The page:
Get to Know the Best of Beijing
It's your first trip to Beijing, China and you have a longer list of things to do and places to see
than you do days in your itinerary. Which absolute must-see classic
sights of Beijing would make your friends gasp in horror if you didn't
visit them? Well, the big five that turn up on almost every top ten
list about Beijing are the Forbidden City, Tiananmen Square, Summer
Palace, Temple of Heaven, and of course the Great Wall of China.
These classics all need a place in your itinerary, but save some time
for the more obscure as well; they're usually surprisingly delightful
breaks from the typically more serious tourist fare. From biking the
alleyways of the hutong neighborhoods to ferreting out the best Beijing
duck in the city, there are other must-do experiences in Beijing. A
combination of the classic and the surprising is sure to make your
summer vacation memorable.
As you start to prepare, remember that summer in Beijing is
hot; in fact, it is the hottest and rainiest time of the year in the
captivating capital of China. Don't let that deter you this summer;
rain showers are usually brief. Bring your sunscreen and umbrella,
break out the shades, dress light, and you're all set to explore this
fascinating city, no matter what the weather.
Experience the Classic Must-See Beijing
There are two types of travelers, those who go to a place to do
all the classic things, like visit the Eiffel Tower when in Paris, and
those who travel the unbeaten path, like finding that funky underground
club in Prague. If you fall into the first category, then a visit to
Beijing, China will include these sights for an authentic tourist
The Forbidden City
is on everyone's must-see list when visiting Beijing. It is also known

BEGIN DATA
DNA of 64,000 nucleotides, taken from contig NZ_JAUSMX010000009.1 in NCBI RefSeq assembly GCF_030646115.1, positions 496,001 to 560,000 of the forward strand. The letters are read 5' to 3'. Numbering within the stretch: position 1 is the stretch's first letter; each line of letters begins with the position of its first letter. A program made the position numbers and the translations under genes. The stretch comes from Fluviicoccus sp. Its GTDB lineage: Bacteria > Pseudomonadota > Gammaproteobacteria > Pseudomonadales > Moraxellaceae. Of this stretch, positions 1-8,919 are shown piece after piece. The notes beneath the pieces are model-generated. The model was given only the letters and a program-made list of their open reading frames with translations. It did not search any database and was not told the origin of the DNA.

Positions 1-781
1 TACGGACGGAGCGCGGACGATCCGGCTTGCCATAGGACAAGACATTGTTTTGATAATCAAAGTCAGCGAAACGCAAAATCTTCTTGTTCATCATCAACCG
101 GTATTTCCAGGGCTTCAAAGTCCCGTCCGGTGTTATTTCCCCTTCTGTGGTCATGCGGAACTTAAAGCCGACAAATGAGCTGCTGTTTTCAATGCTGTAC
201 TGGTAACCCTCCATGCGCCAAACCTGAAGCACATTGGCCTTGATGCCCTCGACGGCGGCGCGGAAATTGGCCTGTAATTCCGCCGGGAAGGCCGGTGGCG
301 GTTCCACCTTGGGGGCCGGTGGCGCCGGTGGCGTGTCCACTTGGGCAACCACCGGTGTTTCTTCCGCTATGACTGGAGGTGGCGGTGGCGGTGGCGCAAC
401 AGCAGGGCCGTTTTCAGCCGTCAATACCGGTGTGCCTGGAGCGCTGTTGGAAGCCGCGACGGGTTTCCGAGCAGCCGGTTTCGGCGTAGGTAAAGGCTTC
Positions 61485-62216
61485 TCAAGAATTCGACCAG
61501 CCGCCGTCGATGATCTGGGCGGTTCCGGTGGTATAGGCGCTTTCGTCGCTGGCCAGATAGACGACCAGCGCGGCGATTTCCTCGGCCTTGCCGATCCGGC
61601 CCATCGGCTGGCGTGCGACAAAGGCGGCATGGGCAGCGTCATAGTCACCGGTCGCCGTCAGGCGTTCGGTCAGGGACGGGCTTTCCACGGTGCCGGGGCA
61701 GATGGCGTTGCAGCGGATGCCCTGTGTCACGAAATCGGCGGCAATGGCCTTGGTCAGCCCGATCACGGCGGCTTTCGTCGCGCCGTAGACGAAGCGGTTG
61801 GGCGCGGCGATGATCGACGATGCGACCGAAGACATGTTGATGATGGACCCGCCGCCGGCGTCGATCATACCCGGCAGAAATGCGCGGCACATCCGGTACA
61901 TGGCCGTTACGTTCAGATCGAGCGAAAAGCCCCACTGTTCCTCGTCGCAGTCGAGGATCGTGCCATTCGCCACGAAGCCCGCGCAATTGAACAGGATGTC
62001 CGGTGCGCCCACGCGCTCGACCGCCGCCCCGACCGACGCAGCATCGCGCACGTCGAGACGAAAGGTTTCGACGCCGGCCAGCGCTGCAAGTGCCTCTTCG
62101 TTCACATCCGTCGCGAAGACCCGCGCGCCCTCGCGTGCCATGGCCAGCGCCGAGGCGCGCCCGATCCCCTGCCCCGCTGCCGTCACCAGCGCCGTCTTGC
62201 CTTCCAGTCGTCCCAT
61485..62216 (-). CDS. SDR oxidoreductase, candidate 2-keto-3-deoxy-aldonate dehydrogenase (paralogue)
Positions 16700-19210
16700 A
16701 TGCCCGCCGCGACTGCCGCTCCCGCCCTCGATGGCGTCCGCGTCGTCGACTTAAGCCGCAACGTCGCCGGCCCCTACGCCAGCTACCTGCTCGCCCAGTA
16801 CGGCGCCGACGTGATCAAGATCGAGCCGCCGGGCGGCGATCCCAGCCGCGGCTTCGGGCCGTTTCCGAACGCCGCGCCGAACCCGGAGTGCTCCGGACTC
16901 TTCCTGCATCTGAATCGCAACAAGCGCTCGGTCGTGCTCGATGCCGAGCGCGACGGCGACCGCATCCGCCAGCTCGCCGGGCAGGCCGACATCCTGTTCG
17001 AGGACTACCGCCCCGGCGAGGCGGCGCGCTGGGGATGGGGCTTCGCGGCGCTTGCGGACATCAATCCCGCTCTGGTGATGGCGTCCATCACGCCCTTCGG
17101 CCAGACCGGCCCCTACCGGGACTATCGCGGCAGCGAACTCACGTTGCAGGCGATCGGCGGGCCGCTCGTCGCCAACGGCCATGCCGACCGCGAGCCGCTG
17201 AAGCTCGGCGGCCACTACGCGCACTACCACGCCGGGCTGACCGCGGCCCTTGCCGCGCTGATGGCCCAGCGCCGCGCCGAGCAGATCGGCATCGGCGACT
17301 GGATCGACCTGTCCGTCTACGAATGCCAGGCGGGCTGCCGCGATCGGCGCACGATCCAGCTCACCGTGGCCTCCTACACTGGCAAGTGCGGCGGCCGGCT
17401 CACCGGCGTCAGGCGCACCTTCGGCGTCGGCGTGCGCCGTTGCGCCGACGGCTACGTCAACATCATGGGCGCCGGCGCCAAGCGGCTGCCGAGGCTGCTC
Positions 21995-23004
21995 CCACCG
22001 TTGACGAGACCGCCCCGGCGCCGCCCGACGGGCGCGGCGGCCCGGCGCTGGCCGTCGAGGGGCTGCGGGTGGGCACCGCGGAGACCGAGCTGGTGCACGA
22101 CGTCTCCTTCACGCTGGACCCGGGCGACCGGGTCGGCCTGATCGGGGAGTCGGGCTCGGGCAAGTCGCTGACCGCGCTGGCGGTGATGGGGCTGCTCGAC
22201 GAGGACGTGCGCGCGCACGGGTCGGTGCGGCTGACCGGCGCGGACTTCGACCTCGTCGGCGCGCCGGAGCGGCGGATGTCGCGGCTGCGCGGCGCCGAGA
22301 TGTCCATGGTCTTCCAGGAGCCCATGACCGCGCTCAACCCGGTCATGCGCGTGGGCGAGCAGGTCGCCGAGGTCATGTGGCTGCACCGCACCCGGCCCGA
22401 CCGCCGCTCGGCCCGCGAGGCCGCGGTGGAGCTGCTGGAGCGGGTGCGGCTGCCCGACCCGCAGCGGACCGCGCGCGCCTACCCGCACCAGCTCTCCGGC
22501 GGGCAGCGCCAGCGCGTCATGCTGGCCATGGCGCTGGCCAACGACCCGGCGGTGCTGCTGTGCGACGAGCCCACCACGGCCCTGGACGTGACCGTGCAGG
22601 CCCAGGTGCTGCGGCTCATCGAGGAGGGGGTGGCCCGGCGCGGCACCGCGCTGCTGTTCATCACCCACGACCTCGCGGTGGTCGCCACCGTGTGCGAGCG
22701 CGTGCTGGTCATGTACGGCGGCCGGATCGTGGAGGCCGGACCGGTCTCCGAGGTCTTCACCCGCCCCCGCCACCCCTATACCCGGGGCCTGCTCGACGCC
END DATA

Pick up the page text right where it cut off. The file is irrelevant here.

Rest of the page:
as the Palace Museum, since 24 Chinese emperors' palaces make up the
museum. It is among the five most important palace complexes in the
world; the White House is also among those five to give you an idea of
its significance to China. A truly magnificent site, it houses a vast
collection of Chinese historical and cultural relics.
Of course, no one can go to Beijing without visiting the Great Wall of China
The Badaling section of the Wall, a little north of Beijing, is the
most visited, and therefore the most crowded, because it has been
preserved the best and it offers breathtaking views. This part of the
wall has a steep mountain slope with tortuous roads, which proved
beneficial in Chinese history by making it a military stronghold
against those who were the opposition.
Tiananmen Square is by far one of the most important places to visit
while in Beijing. The combination of its structural beauty and gorgeous
surrounding make it the perfect location for photography buffs. The
Square plays a large part Chinese culture where a multitude of
important events have taken place. In modern times, it was also the
site of the deadly Tiananmen Square repression of protesting college
The Summer Palace is a tranquil and magical location that many
visitors are surprised to find they actually prefer to the Forbidden
City. It is an area of natural beauty; pavilions, halls, and gardens,
dot Longevity Hill. The other side is fronted by Kunming Lake, where
visitors can take a serene boat ride. The park can get crowded, so try
to plan for times with less traffic to truly experience it at its best.
The Temple of Heaven was important to the emperors of the Ming
Dynasty and was where they held the Heaven Worship Ceremony. It remains
the most important sacred building in China. Its majesty is because it
is the earthly home of Heaven, therefore nothing greater on Earth could
be built for man. Today, it is open to the public and is the most
iconic representation of ancient Eastern tradition in China.
Discover Beijing off the Beaten Path
If you are on a tour, you'll generally have a limited amount of free
time to explore Beijing in a more personal way, so making the most of